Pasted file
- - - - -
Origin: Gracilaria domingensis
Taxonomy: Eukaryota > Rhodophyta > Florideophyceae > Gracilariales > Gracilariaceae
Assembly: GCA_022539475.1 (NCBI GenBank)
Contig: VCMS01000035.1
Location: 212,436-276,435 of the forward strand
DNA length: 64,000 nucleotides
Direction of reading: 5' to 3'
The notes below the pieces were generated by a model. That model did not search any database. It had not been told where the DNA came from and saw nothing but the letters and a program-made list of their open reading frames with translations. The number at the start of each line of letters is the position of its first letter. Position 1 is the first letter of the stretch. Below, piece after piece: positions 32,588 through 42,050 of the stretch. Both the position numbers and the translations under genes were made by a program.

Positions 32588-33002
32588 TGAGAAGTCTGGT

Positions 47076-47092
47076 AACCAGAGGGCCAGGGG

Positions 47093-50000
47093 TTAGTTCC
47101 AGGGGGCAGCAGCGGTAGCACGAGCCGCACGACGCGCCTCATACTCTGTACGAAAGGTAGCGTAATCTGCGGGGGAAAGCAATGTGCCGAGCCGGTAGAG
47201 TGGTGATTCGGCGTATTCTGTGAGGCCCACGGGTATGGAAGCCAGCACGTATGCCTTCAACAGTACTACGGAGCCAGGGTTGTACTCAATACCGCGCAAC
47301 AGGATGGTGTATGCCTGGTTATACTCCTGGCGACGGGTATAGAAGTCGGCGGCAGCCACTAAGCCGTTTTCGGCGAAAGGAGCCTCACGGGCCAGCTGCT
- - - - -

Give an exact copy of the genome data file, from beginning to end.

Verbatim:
Origin: Gracilaria domingensis
Taxonomy: Eukaryota > Rhodophyta > Florideophyceae > Gracilariales > Gracilariaceae
Assembly: GCA_022539475.1 (NCBI GenBank)
Contig: VCMS01000035.1
Location: 212,436-276,435 of the forward strand
DNA length: 64,000 nucleotides
Direction of reading: 5' to 3'
The notes below the pieces were generated by a model. That model did not search any database. It had not been told where the DNA came from and saw nothing but the letters and a program-made list of their open reading frames with translations. The number at the start of each line of letters is the position of its first letter. Position 1 is the first letter of the stretch. Below, piece after piece: positions 32,588 through 42,050 of the stretch. Both the position numbers and the translations under genes were made by a program.

Positions 32588-33002
32588 TGAGAAGTCTGGT

Positions 47076-47092
47076 AACCAGAGGGCCAGGGG

Positions 47093-50000
47093 TTAGTTCC
47101 AGGGGGCAGCAGCGGTAGCACGAGCCGCACGACGCGCCTCATACTCTGTACGAAAGGTAGCGTAATCTGCGGGGGAAAGCAATGTGCCGAGCCGGTAGAG
47201 TGGTGATTCGGCGTATTCTGTGAGGCCCACGGGTATGGAAGCCAGCACGTATGCCTTCAACAGTACTACGGAGCCAGGGTTGTACTCAATACCGCGCAAC
47301 AGGATGGTGTATGCCTGGTTATACTCCTGGCGACGGGTATAGAAGTCGGCGGCAGCCACTAAGCCGTTTTCGGCGAAAGGAGCCTCACGGGCCAGCTGCT